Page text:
Jésus de Montréal (Jesus of Montreal) - Movie Reviews - Rotten Tomatoes

Jésus de Montréal (Jesus of Montreal) Reviews

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Super Reviewer
February 15, 2010
My very first of a lot of things. My first indie. My first foray into Quebecois film. My first look at a Denys Arcand film..and the first time seeing the multitalented Robert Lepage. There is not surprise that many of the alumni of this production went on to succesful careers. It is a great film.
Super Reviewer
May 9, 2008
The movie has some good points: that consumerism, materialism, are hedonism are empty lifestyles. Pop culture... (wealth, sex, the media) is worshipped like a god. The major problem with this movie is the portrayal of Christ. He is the Son of God... the Savior of the world. He was portrayed in this movie as just another man.
Super Reviewer
March 5, 2008
I liked the first half of this, but by the end it was just too much, and getting too obvious. The clever, calling-of-the-disciples allusion is my favorite, and the play itself is rather absorbing.
Super Reviewer
March 4, 2008
Underrated film. Great allegory.
Super Reviewer
½ January 19, 2007
Arcand's depiction on religion and Montreal itself have somewhat not change until now (almost 20 years later). The film opens on a lot of subjects that still not resolved yet which gives the viewers a great opinion on a part of Montrealers ways of living.
May 22, 2012
Arcand explores themes and addresses ideas here most filmmakers would be frightened of attempting to explore. It isn't perfect (it's too long and muddled in it's own backstories), but Jesus of Montreal is fascinating.
February 8, 2008
When I saw this movie, I grew angry, thinking it was mocking my religion. Then I got shivers all over when I realized I was thinking just like the Pharisees and Saducees of Jesus' time. This movie is vying for my all-time favorite.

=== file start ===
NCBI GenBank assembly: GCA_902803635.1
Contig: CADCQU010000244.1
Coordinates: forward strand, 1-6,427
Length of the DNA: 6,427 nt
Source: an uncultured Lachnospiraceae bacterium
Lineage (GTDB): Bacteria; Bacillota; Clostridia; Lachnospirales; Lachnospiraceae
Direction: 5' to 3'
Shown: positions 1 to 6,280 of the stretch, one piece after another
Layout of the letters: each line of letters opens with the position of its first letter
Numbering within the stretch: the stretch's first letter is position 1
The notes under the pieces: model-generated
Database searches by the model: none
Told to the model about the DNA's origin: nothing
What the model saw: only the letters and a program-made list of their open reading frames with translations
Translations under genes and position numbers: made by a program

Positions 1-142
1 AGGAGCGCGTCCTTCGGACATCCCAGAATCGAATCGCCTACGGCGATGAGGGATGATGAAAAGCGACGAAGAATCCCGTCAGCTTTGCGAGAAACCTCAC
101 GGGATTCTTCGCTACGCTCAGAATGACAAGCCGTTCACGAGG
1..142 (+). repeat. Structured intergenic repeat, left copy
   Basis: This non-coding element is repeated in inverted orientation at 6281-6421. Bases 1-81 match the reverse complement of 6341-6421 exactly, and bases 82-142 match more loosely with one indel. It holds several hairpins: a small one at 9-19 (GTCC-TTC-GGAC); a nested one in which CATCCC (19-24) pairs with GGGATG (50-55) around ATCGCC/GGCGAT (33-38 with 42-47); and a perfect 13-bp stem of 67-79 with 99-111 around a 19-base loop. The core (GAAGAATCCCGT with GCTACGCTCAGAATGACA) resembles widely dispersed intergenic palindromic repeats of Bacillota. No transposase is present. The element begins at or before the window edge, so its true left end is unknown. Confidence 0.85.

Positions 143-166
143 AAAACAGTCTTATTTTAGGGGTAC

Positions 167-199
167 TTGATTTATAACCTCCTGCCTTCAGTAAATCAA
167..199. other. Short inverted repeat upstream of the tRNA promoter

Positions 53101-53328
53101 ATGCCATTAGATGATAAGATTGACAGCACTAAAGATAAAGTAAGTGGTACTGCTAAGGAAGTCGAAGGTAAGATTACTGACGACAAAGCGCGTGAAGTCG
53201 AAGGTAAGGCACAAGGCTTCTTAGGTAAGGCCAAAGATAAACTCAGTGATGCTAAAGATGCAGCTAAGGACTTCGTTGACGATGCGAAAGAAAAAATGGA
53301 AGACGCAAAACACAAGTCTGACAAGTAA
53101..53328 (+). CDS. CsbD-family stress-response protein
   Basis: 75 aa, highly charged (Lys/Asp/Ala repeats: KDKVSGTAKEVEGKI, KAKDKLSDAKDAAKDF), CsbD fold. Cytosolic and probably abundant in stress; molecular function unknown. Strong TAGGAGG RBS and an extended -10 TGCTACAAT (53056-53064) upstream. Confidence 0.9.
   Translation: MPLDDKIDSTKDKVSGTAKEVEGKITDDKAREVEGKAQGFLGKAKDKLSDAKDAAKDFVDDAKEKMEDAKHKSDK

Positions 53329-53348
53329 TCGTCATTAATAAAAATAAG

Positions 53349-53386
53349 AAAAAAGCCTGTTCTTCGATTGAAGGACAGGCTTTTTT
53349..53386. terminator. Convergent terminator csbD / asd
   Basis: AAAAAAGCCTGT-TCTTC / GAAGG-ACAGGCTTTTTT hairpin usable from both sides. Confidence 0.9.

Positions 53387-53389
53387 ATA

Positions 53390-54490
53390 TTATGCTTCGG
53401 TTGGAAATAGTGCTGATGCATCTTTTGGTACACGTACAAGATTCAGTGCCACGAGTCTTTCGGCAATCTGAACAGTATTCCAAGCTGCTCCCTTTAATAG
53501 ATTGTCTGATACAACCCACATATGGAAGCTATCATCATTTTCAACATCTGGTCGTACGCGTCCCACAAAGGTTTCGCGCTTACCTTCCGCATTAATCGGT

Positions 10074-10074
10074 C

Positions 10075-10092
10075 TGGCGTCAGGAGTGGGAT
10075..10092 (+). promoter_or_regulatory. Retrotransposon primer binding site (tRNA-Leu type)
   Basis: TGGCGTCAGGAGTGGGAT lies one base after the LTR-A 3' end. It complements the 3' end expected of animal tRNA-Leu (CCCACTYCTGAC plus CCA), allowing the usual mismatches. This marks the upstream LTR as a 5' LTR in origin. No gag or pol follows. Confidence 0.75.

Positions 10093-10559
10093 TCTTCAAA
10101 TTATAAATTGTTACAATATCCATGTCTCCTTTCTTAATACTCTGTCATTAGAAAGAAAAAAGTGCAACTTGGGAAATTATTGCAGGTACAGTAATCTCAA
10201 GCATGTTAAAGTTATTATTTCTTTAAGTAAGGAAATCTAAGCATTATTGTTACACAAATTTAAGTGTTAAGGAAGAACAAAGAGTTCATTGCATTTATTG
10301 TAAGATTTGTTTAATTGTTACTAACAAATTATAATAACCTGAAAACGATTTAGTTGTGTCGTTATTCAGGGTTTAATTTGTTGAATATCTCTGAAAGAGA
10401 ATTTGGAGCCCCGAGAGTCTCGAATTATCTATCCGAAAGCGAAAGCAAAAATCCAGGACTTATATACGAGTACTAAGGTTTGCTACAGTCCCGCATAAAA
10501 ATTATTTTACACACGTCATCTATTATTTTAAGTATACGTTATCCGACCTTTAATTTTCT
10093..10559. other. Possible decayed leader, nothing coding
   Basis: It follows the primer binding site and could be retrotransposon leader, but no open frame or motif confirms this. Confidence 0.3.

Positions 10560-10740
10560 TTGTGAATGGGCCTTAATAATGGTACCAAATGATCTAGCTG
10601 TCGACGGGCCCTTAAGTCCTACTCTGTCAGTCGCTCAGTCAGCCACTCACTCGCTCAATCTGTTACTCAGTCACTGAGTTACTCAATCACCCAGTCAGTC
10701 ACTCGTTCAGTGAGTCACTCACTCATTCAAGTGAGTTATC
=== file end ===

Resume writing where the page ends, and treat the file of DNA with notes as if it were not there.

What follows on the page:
September 16, 2013
A masterful reinterpretation of the Passion Play that presents a boldly challenging take on Jesus, which is brilliantly complemented by a subtle Biblical symbology in the film as a whole.
August 18, 2012
Passionately conceived Work of Art...
September 5, 2011
Forgot how moving this is.
April 24, 2011
My favourite movie of all time
February 13, 2010
Denys Arcand "Jesus of Montreal-1989" is a movie from a director with intelligence & refined sensibilities. (His best-known work is "The Decline of American Civilization. He also made The Barbarian Invasions a film which I enjoyed very much It won best foreign film Oscar 2004) Plot: A group of actors putting on an interpretive Passion Play in Montreal begin to experience a meshing of their characters & their private lives as the production takes form against the growing opposition of the Catholic church. They begin to experience a meshing of their characters & their private lives as the production takes form against the growing opposition of the Catholic Church. (Lothaire Bluteau), the actor who plays Christ, discovers that his own life is taking on some of the aspects of Christ's. By the end of the film we have arrived at a crucifixion scene that actually plays as drama & not simply as something that has been forced into the script. It suggests that most establishments, & especially the church, would be rocked to their foundations by the practical application of the maxims of Christ. The film gives us simple, powerful messages of artistic freedom, personal redemption, perseverance during a personal quest...& how heartbreaking the world, & reality, can be. The film manages to make deft, original swipes at a plethora of modern 'evils': media hype, advertising, hospital bureaucracy, & of course the hypocrisy of the religious establishment. Cinematically the film is visually elegant & an uncluttered sort of movie. In a sense, "Jesus of Montreal" is a movie about the theater, not about religion. But in the end their challenging production becomes the toast of the city, the Roman Catholic Church strongly objects to its Biblical interpretation & forcefully stops the performances. At least this film does not become overly heavy-handed onscreen. This film was nominated for the 1989 Academy Award for Best Foreign Language Film but did not win. won both the Jury Prize at the 1988 Cannes Film Festival and a Golden Globe for Best Foreign Language Film. 4 Stars Recommended~!